Drug and alcohol use is falling for U.S. teens, according to the 2015 Monitoring the Future Survey. “Teen marijuana use has fallen slightly over the past five years, at a time when four states and the District of Columbia have legalized marijuana and 23 others allow medical use,” notes the Washington Post.
The survey of 8th- , 10th- and 12th-graders has been conducted since 1975 by the University of Michigan and the National Institute on Drug Abuse (NIDA). For most illegal drugs, use is at or near record lows.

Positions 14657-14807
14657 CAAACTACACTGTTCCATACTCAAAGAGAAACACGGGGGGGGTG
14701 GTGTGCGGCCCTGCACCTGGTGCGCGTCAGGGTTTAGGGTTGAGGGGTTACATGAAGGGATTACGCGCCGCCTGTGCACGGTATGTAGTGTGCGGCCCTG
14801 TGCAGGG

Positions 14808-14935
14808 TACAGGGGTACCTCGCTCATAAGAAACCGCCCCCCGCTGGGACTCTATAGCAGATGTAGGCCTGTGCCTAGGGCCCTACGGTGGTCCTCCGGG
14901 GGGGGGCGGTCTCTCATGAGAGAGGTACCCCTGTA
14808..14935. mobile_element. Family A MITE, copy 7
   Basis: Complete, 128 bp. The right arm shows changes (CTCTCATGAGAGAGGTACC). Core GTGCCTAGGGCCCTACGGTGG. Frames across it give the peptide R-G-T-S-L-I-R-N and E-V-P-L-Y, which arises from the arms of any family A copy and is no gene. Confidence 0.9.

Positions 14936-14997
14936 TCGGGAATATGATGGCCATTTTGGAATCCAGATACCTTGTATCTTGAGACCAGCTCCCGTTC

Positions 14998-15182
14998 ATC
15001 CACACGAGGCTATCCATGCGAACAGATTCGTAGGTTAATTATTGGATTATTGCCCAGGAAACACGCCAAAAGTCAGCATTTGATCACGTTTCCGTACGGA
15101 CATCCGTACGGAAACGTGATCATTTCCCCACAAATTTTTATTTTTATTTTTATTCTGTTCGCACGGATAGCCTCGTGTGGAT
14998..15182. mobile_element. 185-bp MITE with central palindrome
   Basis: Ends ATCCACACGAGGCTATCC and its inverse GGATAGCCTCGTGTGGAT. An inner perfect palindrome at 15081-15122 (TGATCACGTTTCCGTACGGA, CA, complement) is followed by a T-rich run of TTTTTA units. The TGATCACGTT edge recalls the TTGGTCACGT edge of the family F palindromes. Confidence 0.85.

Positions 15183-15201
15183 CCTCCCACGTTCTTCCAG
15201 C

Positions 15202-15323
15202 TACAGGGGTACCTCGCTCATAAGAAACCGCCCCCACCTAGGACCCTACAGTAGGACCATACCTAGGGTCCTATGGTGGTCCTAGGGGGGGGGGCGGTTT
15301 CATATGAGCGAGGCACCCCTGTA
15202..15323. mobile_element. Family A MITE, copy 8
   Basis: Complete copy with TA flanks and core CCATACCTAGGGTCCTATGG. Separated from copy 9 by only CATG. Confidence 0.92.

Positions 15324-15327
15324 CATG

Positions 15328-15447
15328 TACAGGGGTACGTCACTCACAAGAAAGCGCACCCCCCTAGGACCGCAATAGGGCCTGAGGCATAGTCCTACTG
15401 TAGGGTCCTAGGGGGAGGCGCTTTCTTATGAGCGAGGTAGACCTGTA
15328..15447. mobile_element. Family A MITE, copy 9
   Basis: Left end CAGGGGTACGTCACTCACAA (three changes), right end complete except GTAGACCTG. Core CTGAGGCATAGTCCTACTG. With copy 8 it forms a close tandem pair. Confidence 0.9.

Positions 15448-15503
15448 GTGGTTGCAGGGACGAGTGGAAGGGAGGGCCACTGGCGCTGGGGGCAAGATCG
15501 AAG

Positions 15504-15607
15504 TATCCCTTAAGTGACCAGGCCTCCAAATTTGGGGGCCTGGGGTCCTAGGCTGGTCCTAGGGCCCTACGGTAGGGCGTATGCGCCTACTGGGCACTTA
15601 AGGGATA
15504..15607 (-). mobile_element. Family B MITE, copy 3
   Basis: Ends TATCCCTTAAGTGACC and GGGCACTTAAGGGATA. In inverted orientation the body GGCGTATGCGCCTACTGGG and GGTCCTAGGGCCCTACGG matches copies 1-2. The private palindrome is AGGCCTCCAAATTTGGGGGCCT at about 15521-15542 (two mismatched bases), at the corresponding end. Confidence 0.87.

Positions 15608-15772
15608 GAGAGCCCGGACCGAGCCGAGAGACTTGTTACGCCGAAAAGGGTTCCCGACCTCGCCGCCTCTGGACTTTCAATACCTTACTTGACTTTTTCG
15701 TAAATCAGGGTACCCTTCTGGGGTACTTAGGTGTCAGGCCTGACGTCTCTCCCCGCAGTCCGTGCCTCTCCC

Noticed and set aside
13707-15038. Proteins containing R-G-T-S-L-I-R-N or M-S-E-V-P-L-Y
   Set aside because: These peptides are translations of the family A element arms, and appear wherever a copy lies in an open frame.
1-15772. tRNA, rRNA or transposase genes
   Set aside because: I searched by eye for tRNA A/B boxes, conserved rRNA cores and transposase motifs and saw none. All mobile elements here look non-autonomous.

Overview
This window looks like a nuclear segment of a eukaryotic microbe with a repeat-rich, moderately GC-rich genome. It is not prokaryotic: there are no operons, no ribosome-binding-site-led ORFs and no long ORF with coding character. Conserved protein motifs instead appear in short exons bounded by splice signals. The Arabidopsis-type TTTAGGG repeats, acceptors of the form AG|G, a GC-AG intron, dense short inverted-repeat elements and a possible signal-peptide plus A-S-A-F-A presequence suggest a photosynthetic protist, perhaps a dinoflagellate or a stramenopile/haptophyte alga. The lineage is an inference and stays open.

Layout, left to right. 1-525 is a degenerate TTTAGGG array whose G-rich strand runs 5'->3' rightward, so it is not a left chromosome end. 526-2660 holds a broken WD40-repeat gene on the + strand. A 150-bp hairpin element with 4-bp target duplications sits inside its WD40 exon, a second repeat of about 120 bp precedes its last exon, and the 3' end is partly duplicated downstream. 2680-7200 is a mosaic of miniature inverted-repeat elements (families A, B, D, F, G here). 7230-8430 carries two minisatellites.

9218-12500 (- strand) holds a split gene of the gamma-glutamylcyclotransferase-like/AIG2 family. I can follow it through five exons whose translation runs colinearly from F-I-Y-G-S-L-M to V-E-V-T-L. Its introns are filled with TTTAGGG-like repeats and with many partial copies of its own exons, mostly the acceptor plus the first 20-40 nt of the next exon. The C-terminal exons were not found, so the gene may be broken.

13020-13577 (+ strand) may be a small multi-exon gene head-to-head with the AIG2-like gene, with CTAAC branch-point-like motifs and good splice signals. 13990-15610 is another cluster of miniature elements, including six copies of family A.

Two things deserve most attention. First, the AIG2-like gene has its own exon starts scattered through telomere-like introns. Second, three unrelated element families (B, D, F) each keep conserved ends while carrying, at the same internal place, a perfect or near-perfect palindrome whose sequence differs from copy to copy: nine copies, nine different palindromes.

Teens are less likely to see marijuana use as harmful. Yet they’re not toking up.
“That’s what’s been surprising to me and other researchers,” Dr. Wilson Compton, deputy director of NIDA, told U.S. News. “We’ve now had five years of consistent declines in perceived harmfulness and the use rates have been reasonably steady – or dropping slightly this year.”
This year, 32 percent of 12th graders said regular marijuana use could be harmful, compared to 78.6 percent in 1991.